How comforting, and yet sobering it is to know that He knows my very thoughts. He knows everything about me. And, knowing what a worm I am, He has still chosen me to belong to Him. Amazing, incomprehensibly awe-inspiring love. There was nothing lovable in me, yet Jesus, for the joy set before Him, endured the cross and is now seated at the right hand of the Father, interceding for His own. He hedges me behind and before – His protection is real. Nothing happens by chance. Whatever trial or joy I face, it all works together for my good and for His glory. Such knowledge is wonderful; I cannot fully comprehend.

How comforting, and yet sobering it is to know that He searches my heart and knows it. He knows my anxieties – and He is the Prince of Peace. By grace, through faith in Christ I have shalom – peace, reconciliation – with holy, almighty, righteous God. He tries me and sees if there is any wicked way in me, and leads me to real repentance that I may walk in the way everlasting.

Knowing this produces abiding joy – even when surface feelings aren’t all that happy each and every moment. Underneath all the surface and false emotions there is still the abiding joy that God is my Father.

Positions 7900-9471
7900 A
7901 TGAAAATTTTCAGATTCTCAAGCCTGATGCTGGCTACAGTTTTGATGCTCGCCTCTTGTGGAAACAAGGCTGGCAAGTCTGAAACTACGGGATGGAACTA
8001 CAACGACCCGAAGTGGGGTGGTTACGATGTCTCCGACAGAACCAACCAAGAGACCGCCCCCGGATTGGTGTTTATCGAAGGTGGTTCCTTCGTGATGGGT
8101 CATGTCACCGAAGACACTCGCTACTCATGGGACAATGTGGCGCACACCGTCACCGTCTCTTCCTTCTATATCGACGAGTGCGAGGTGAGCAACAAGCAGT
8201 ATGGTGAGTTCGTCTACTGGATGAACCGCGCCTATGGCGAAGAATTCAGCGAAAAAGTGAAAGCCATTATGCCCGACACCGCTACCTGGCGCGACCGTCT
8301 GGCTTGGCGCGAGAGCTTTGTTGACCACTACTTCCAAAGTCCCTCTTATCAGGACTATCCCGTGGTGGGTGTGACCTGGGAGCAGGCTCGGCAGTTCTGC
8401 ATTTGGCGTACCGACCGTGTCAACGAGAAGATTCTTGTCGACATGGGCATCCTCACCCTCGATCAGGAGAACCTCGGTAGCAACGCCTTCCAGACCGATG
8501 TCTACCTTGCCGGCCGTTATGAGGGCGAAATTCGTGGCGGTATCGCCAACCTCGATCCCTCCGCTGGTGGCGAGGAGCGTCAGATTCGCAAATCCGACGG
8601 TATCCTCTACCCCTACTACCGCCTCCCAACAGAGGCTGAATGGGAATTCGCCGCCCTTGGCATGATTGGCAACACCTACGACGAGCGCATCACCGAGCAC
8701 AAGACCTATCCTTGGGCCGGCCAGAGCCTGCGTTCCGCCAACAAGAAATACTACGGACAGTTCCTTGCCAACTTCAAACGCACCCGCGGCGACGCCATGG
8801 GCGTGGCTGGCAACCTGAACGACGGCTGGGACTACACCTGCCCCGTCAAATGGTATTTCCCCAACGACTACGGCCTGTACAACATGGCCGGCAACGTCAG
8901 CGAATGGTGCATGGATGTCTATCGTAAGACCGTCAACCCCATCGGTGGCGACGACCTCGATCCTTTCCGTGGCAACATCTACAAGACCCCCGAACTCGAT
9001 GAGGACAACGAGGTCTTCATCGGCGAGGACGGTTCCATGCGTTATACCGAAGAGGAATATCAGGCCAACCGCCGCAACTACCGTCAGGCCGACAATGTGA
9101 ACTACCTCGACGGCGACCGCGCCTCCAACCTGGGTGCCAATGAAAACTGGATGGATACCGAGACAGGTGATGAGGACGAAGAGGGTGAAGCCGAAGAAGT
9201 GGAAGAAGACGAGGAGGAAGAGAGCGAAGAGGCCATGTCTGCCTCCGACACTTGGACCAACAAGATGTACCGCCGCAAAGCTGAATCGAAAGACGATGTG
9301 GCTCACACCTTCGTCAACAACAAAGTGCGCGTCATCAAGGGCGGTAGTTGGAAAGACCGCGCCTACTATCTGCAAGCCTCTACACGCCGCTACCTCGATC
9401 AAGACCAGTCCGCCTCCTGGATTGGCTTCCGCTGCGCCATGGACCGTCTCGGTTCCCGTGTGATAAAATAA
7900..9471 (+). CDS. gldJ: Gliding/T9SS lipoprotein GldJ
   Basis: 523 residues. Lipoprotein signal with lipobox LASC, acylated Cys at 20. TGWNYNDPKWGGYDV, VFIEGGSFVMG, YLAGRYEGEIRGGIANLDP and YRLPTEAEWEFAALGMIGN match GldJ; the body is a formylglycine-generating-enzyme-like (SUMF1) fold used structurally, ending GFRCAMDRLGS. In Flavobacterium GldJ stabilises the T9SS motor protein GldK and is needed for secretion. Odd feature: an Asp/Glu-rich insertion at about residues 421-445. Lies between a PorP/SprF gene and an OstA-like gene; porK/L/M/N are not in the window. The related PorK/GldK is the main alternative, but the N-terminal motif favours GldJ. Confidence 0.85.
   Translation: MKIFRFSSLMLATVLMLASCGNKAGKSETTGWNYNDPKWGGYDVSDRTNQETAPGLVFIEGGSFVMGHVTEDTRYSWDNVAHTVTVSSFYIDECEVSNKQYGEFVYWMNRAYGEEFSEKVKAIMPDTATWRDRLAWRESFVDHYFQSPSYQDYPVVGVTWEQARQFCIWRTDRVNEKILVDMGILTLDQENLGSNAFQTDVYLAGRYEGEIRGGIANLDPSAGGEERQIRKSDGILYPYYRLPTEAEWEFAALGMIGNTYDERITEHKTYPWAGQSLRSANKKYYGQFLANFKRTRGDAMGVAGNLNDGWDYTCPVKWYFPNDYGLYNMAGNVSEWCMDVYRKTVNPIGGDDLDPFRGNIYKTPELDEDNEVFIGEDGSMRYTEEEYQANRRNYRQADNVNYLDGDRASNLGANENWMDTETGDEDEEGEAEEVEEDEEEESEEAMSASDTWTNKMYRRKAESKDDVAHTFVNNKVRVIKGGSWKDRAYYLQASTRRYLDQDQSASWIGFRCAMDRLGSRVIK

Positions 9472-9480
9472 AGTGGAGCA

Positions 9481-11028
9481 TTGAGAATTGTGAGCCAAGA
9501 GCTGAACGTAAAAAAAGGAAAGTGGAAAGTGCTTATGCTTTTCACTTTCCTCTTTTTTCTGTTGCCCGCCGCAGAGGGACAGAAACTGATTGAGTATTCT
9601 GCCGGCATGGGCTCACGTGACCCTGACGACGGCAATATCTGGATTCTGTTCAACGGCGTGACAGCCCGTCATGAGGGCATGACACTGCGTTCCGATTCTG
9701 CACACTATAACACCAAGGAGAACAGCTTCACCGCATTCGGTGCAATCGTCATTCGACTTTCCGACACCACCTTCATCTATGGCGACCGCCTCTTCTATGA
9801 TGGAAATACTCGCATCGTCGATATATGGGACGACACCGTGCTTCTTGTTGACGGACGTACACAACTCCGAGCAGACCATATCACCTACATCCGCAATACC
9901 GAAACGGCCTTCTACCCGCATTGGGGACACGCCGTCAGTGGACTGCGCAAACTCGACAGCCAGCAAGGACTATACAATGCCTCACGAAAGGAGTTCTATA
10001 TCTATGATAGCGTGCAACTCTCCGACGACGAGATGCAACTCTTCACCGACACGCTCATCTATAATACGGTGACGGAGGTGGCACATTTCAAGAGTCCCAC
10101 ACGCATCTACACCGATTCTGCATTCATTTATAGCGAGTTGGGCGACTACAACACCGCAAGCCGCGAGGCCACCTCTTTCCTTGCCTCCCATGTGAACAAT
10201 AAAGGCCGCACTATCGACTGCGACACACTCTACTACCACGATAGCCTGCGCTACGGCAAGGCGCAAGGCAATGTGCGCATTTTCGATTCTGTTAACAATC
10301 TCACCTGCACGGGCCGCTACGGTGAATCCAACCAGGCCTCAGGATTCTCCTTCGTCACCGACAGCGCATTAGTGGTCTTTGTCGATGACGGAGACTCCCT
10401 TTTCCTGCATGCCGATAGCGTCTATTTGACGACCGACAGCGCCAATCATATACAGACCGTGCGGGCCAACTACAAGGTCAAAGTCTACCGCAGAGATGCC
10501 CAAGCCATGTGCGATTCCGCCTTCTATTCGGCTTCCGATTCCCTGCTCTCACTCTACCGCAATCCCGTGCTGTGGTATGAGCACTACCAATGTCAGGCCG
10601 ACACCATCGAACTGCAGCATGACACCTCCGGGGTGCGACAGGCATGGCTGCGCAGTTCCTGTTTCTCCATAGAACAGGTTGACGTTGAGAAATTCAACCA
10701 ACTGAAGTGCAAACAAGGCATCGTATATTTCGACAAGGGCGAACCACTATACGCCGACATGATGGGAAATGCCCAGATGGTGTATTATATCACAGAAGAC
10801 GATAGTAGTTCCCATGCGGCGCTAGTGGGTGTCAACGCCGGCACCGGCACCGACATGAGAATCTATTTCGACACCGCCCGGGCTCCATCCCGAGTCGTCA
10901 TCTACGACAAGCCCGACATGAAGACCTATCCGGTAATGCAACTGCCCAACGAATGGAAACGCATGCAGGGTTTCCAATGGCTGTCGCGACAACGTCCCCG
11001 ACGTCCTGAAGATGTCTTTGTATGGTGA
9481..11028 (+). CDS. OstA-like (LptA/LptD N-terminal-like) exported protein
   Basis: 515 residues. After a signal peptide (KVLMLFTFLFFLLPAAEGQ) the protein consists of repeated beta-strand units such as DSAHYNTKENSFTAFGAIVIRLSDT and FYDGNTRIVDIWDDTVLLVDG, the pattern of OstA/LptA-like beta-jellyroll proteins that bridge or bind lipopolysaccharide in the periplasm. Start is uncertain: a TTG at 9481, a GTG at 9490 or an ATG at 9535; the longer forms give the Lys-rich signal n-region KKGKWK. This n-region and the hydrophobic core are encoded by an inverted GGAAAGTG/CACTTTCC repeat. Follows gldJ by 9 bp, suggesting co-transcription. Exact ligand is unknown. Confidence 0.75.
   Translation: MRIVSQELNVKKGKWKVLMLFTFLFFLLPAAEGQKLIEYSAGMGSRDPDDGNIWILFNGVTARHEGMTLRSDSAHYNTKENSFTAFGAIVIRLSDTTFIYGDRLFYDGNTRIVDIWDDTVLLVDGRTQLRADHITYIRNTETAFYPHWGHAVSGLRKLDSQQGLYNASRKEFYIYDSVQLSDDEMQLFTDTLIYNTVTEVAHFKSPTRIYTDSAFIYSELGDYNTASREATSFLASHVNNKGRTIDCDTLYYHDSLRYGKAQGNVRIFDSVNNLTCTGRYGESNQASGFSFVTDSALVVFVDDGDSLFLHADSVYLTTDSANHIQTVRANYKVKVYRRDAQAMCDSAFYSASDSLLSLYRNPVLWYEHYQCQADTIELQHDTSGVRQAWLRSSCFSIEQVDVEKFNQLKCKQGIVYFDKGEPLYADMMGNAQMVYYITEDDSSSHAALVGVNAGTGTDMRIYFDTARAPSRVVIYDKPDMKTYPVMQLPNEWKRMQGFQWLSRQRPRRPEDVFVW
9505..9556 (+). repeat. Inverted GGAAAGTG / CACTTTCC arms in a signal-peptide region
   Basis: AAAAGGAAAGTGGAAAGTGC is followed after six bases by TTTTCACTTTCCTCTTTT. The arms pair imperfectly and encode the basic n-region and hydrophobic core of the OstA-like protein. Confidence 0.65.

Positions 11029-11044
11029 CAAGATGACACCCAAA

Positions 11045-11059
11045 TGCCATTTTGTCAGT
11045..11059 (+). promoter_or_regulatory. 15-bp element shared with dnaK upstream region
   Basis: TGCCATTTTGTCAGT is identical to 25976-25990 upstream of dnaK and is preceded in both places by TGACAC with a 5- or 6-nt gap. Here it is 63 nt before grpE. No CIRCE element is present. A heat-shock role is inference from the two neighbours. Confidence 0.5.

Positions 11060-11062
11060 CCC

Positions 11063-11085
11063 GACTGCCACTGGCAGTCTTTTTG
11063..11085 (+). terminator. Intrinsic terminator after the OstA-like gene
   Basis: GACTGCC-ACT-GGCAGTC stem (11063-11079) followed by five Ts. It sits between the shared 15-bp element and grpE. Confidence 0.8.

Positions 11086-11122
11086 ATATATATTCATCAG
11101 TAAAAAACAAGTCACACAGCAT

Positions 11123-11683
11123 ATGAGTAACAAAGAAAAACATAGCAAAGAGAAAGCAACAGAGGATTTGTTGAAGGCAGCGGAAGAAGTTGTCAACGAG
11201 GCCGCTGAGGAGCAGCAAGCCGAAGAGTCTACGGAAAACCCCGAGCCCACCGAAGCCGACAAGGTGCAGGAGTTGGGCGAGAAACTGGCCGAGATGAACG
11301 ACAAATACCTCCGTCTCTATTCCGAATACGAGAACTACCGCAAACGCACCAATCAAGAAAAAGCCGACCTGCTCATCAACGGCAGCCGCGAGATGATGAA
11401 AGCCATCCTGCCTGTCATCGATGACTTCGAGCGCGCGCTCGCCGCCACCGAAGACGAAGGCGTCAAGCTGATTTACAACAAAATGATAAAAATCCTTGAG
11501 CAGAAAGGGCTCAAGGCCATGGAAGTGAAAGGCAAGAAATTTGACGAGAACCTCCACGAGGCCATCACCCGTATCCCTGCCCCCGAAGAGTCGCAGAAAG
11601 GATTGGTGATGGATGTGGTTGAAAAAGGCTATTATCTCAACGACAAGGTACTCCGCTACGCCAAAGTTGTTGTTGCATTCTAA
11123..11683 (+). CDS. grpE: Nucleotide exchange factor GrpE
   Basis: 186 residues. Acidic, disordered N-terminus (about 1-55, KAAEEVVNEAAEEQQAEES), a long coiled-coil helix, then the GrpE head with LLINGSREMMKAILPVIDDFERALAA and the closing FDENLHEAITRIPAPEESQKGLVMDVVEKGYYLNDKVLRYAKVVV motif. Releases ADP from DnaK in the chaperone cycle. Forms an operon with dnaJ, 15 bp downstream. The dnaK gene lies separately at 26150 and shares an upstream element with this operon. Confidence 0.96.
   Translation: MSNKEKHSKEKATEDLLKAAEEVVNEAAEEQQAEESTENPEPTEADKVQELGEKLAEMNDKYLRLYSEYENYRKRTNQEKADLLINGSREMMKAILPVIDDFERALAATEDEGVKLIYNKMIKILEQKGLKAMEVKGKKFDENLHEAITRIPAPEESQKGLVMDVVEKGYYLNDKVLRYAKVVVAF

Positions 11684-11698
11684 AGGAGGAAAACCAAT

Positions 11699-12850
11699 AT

Jesus is the first and last, author and finisher of our faith. He is worthy of praise. Praise Him!

Thank You, Lord, for Your word, that I may know Who You are. The blood of Jesus is precious, for by it You have redeemed me and cleansed me and reconciled me to Yourself. Lord Jesus, You are the way, the truth and the life, no one comes to the Father but through You. Thank You for opening my eyes and quickening my heart to know this truth. This is the hope that anchors the soul. Keep my eyes ever fixed on You alone, that I may walk in the way everlasting and be a light to point others to You. Be glorified, Lord. You are high and lifted up.

Tuesday, April 24, 2007

Trusting What is Real

Psalm 42:11
“Why are you cast down, O my soul?
And why are you disquieted within me?
Hope in God;
For I shall yet praise Him,
The help of my countenance and my God.”

I need to memorize this verse and camp on it, I think. I’ve hit another of those slumps again that has lasted the past few days. I feel so guilty when these times come because I know in my head there is nothing in my life to be depressed or down about. I think I may just have to resign myself that as long as I walk this earth I may be prone to hormone drenched down times. Praise God that my feelings do not determine my standing in Christ. Nor should they dictate how I act. If I did not believe that God is sovereign, there are days I’m not so sure I’d be able to get up in the morning. I get into these blue fogs where I just cannot wrap my mind around even the smallest things that must be done that day.

But He is sovereign. And I don’t have to get moving in my own strength. I can do all things through Christ who strengthens me.